After your pet has surgery, it is important that you provide them with the proper aftercare so they can fully heal. Today, our Argyle vets offer tips on how to give the best post-op care to your furry companion.
Always Follow Surgery Post-Op Instructions
In the days after surgery, both you and your pet may be feeling some stress. Understanding how to care for your pet after they settle in at home is critical to helping them get back to their routine as soon as possible.
Your vet will provide you with clear, detailed instructions on how to care for your pet after their procedure. Be sure to follow these steps carefully as they will be vital to a safe, successful, recovery. If there are any instructions you don't understand, clarify them with your vet before you head home. You can always call our Argyle vets with any questions that come up after you have returned home.
Effects of General Anesthetic
Your vet will likely use general anesthetic to keep your cat or dog unconscious and prevent them from experiencing pain during surgery. The anesthesia may take some time to wear off and can make your pet drowsy or lethargic for a day or two after surgery.
Feeding Your Pet After Surgery
It is normal for your pet to lose their appetite temporarily after surgery. In addition to nausea, this is a common after-effect of the anesthetic. You might consider offering a half-size portion of a light meal. For dogs, chicken and rice are a good option. For cats, you can try a smaller portion of their regular kibble or offer them some wet food.
After their operation, your pet’s appetite should return within about 24 hours. You can then begin to gradually reintroduce their normal food. If it’s been more than 48 hours and your pet still won’t eat after surgery, contact your veterinarian (or vet surgeon if you’ve been referred to one). Loss of appetite can be a sign of infection.
Managing Your Pet’s Pain After Surgery
Following surgery, your veterinarian will take time to explain any pain relievers or medications they need to prescribe for your pet so you can prevent infection and manage post-surgery discomfort or pain.
The vet will brief you on the dose needed, how often the medication should be administered, and the best way to administer the medication. To prevent unnecessary pain as your pet recovers and to eliminate the risk of side effects, be sure to follow these instructions carefully. If you are unsure of any instructions, ask follow-up questions.
Some pets may experience anxiety post-surgery. If this is the case for your pet, your vet may also prescribe anti-anxiety medication or sedatives to help your pet remain calm while they heal.
It is important that you never give your pet human medications without consulting your veterinarian first. Doing so could be extremely dangerous to your pet's wellbeing.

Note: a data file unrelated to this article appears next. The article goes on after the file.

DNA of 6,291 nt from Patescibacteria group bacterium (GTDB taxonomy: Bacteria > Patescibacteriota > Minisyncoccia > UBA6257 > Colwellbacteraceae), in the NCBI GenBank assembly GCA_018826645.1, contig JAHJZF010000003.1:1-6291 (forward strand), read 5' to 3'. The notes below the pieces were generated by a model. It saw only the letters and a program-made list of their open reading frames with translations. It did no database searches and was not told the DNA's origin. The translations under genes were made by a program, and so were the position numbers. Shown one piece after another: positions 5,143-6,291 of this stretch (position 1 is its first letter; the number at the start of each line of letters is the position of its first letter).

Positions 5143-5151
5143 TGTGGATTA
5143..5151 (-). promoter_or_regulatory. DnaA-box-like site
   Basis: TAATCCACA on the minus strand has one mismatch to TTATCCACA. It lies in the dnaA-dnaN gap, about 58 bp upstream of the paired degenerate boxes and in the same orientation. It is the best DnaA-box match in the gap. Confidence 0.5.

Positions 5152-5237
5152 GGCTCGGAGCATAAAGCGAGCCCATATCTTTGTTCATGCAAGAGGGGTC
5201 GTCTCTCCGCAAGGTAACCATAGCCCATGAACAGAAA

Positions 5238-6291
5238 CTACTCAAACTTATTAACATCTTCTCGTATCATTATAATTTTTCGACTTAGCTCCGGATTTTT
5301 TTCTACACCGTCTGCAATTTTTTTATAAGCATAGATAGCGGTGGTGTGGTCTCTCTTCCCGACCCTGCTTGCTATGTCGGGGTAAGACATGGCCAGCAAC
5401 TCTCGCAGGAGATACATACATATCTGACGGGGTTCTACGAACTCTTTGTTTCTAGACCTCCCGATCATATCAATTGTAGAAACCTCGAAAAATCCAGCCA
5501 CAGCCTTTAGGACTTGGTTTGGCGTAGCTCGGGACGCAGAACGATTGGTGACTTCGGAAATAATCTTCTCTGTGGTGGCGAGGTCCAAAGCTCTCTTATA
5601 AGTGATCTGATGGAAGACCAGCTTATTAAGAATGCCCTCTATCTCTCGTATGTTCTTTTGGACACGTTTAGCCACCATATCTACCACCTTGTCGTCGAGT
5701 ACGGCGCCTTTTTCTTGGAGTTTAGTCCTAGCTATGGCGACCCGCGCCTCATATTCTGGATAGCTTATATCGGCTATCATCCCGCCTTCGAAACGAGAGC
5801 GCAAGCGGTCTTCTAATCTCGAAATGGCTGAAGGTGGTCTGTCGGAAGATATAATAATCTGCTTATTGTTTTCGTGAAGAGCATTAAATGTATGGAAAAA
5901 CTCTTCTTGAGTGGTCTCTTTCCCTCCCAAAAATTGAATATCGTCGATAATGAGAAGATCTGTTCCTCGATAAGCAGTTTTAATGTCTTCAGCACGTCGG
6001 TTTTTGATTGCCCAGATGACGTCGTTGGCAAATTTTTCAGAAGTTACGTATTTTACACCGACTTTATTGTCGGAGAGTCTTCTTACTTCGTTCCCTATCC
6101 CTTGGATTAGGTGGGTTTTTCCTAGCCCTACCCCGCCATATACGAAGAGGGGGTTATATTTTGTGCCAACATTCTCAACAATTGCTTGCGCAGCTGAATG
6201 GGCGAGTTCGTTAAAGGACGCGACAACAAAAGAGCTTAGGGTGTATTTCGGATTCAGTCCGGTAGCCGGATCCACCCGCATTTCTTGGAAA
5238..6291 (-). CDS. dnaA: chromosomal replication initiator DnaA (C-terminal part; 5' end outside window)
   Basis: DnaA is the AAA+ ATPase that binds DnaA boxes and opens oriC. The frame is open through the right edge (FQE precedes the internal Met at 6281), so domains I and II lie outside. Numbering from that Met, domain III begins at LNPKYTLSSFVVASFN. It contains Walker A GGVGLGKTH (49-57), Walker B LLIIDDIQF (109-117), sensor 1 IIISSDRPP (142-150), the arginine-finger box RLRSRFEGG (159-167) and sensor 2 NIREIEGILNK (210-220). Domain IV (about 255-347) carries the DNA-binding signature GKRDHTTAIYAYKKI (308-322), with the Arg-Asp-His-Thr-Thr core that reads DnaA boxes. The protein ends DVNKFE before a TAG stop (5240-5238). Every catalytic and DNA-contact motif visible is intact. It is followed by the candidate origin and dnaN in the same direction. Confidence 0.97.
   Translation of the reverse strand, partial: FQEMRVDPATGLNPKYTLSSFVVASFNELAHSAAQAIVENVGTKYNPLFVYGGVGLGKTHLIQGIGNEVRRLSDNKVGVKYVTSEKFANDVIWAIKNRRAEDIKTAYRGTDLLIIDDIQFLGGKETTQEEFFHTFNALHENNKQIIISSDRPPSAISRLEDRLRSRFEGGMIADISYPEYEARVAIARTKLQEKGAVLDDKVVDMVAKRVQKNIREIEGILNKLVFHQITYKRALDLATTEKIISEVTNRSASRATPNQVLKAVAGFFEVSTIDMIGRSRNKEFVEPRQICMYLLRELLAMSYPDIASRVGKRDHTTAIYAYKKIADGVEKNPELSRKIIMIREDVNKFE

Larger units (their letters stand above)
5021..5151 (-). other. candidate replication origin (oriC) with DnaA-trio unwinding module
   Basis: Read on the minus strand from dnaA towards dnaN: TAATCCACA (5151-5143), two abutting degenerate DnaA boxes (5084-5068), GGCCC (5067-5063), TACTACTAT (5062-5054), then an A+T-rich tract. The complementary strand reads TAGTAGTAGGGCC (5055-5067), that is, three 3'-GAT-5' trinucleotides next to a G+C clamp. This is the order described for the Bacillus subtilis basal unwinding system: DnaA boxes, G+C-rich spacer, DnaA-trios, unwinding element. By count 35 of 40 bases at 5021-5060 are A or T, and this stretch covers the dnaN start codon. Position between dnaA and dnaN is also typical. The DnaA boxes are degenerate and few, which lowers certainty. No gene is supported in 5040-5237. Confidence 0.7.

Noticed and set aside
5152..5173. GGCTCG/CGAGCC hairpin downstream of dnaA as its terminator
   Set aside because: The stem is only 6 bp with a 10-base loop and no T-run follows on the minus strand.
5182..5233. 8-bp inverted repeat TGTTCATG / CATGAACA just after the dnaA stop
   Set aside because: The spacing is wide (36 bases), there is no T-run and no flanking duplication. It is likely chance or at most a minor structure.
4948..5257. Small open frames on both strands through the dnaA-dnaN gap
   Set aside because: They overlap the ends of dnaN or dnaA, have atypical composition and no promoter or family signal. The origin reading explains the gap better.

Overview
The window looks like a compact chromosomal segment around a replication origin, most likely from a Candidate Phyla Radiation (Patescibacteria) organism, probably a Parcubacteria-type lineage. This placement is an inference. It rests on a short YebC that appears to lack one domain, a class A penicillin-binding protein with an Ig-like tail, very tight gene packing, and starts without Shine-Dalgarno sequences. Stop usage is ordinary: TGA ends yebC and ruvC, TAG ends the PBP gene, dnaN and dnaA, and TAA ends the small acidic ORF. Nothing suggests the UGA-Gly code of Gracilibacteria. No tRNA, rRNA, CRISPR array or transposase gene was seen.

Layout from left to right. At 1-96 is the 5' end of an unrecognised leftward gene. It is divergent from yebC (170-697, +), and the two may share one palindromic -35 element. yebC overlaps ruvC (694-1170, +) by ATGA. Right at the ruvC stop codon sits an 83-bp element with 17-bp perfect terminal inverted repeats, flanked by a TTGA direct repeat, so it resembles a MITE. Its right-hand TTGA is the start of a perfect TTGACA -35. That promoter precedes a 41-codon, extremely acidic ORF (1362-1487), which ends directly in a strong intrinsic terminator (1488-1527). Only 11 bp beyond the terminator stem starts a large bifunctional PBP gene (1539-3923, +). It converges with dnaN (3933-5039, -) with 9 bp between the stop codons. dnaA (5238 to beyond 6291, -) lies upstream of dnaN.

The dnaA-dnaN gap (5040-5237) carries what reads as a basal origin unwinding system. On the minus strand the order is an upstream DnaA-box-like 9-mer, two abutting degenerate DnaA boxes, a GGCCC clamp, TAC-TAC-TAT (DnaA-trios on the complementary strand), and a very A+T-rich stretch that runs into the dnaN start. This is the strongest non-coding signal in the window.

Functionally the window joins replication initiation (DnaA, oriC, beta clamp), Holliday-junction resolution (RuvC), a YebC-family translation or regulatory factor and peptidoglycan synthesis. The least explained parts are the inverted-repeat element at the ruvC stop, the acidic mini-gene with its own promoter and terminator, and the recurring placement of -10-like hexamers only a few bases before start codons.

Set Up a Quiet, Comfortable Space
Your pet will need a space to rest and recover. You should set up a quiet space for them to recover that is removed from the rest of the household, particularly other pets and small children. You should provide them with a soft bed and blankets. Hard surfaces may put undue pressure on bandaged or sensitive parts of your pet's body.
Pet Shaking or Coughing After Surgery
Have you noticed your pet shaking or coughing after surgery? If your pet had a tube placed in his or her trachea (windpipe) while receiving anesthesia, this may have caused mild irritation and a slight cough. A mild post-surgical cough will usually diminish over the next few days. Contact our hospital if coughing persists or worsens.
Typically, if a pet is shaking after surgery, this won’t be due to a cold or pain but after-effects from anesthesia or pain control medication. Have your pet frequently eat small amounts of food, and offer them lots of extra love and attention. Extra reassurance from you goes a long way to helping your pet feel better.
Restrict your Pet’s Movement
For a specified period after surgery, your vet may recommend limiting your pet’s movement and physical activity. Sudden stretching or jumping can disrupt recovery and cause incisions to reopen.
Depending on the surgery, you may not need to take significant measures such as cage or crate rest to confine your pet. If your pet does not require crate rest, it is still a good idea to keep them confined to a small room/area of the house where they won't be tempted to do too much running or jumping.
Note: The advice provided in this post is intended for informational purposes and does not constitute medical advice regarding pets. For an accurate diagnosis of your pet's condition, please make an appointment with your vet.